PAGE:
Dog Behaviors after Moving

dog-behaviors-after-moving

Common Dog Behaviors after Moving

Dogs are creatures of habit, and nothing shakes up that, like moving to a new home. Moving can have some negative effects on the behavior of your dog since his happiness relies on a consistent lifestyle. Your dog might not appreciate your fancy new home right away, but making the move as less painful as possible for your dog will help keep his anxiety and stress to a minimum. Here are some causes of dog behavioral changes after moving, and how you can avoid or at least reduce the undesirable dog behaviors after moving.

5 Causes of Negative Dog Behaviors after Moving

1. Confusion: Moving to a new place can freak your dog out. Suddenly, everything from his normal environment, including the warm carpet underneath his feet and his comfortable spot near the heater, are all gone. In order to make this change smoother, bring with you his old stuff, such as beds and toys. If at all possible, put some of these things in the new home before getting there, so that they will be waiting for him when he reaches. This will make the new place seem much more like a home to your dog, and prevent any dog behavior change after moving.

2. Fear of the unknown: After the move, your dog will find himself spending all his time in an odd, new place and he does not know what to expect anymore. Serious dog behavioral changes after a move, such as separation anxiety may result from this, since your dog may be feeling uncomfortable staying in the new place all alone.

3. Environmental perplexity: Your dog may get confused or feel uneasy in a new neighborhood. Since dogs have a very sensitive sense of smell, he’ll start picking up some new scents. He’ll also start noticing some dogs he doesn’t quite recognize walking on the street, and everything in the neighborhood would seem strange. All this confusion is what contributes to the behavioral changes in dogs after moving to a new place. To ease this pain, take your dog to your new neighborhood for a walk before you finally move. Just familiarizing himself with the area can make him feel much less intimidated after the move. However, you can only do this if you live near your new neighborhood.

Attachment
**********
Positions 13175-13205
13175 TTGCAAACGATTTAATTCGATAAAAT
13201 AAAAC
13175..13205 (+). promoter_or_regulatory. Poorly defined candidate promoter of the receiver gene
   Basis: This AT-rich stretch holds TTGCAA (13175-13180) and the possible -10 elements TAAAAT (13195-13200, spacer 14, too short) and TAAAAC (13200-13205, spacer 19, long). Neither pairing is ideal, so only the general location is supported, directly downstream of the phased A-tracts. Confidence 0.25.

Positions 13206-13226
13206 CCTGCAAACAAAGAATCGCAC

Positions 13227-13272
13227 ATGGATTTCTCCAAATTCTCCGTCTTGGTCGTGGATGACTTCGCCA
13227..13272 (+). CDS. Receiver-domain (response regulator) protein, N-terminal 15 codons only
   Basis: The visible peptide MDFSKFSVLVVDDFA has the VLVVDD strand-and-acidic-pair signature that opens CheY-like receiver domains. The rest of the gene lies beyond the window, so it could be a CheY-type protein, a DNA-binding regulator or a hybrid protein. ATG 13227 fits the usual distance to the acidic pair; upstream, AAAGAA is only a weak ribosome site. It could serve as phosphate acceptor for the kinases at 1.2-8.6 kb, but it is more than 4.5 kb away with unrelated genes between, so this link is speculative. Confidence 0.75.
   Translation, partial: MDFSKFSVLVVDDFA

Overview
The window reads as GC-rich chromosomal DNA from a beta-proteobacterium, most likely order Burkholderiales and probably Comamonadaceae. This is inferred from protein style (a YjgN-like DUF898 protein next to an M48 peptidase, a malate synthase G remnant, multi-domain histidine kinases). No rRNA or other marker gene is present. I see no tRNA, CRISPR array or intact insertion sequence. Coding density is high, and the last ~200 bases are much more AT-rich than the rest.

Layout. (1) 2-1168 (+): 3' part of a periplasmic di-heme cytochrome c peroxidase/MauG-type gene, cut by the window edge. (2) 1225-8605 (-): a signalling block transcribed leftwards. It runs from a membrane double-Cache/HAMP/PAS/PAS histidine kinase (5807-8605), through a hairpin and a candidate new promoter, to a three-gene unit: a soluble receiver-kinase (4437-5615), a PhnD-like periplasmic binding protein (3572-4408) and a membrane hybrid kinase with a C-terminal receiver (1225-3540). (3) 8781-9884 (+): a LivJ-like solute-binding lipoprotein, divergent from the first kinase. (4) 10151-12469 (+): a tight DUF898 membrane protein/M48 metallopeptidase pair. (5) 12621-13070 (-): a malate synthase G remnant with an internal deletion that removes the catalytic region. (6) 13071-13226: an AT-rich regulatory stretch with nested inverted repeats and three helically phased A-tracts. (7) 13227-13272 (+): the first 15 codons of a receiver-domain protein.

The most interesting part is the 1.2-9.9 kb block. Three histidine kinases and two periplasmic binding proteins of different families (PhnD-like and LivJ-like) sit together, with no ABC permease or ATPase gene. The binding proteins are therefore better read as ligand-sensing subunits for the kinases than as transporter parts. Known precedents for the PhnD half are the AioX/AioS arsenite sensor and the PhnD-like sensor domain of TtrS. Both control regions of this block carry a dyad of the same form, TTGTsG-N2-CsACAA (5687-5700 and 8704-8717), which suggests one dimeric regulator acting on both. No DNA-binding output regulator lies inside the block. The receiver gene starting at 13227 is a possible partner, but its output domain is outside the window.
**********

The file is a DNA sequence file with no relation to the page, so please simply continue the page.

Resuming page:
4. Presence of new pets: In case you’re moving to a house with other pets, adjusting to this kind of life can make your dog feel defenseless. He is accustomed to a particular routine, and he might not be able to open up to the idea of sharing you with another pet. To reduce negative dog behaviors after moving, like fighting and territorial disputes, introduce your dog to the pet a couple of times in a neutral place, such as a park. This way, when they are finally room-mates they won’t be complete strangers.

5. Presence of new people: In case you and your pet dog are moving in with another person, then adjusting to this can also trigger some odd behaviors in your dog. The dog is used to being with just you and the other person may seem like a stranger unless you take time to make him accept the person as a member of the family.


In some cases, moving to a new place does not have much effect on a dog’s behavior. Dogs often thrive on predictability and consistency, and even though the environment might enchant some dogs, they generally don’t respond negatively to moving provided that their routine, as well as their social groups, is constant. This actually means that if you and your dog are not living with new people or a new pet, and if you maintain the same routine as before the move, your dog is highly likely to adjust to the change effortlessly, and you won’t notice any dog behavior change after the move.

Dr. Winnie
About Dr. Winnie 1229 Articles
My name is Dr. Winnie. I earned a Bachelor of Science in Psychology from Duke University, a Masters of Science in Biology from St Georges University, and graduated from the University of Pretoria Veterinary School in South Africa. I have been an animal lover and owners all my life having owned a Rottweiler named Duke, a Pekingese named Athena and now a Bull Mastiff named George, also known as big G! I'm also an amateur equestrian and love working with horses. I'm a full-time Veterinarian in South Africa specializing in internal medicine for large breed dogs. I enjoy spending time with my husband, 2 kids and Big G in my free time. Author and Contribturor at SeniorTailWaggers, A Love of Rottweilers, DogsCatsPets and TheDogsBone

1 Comment

  1. Good day, since relocating to a new town and having larger grounds we have found that one of the two dogs (brothers) has changed his behaviour pattern to being secluded at night. Previously to our move they did live inside the house all the time but since we have larger grounds and they are both larger dogs, we have bought kennels. The one dog, Kelly, has adjusted very well and seems content to go sleep in his kennel at night. The other, Sadsack, is beginning to now dig under the patio structure for sleeping areas and often looking for him, will find him there. He is fairly large dog, part Alsation, and often has to crawl out with difficulty. I have to continuously call to get him to come to me, yet when he is with me he is very playful. What can I do to change this please?

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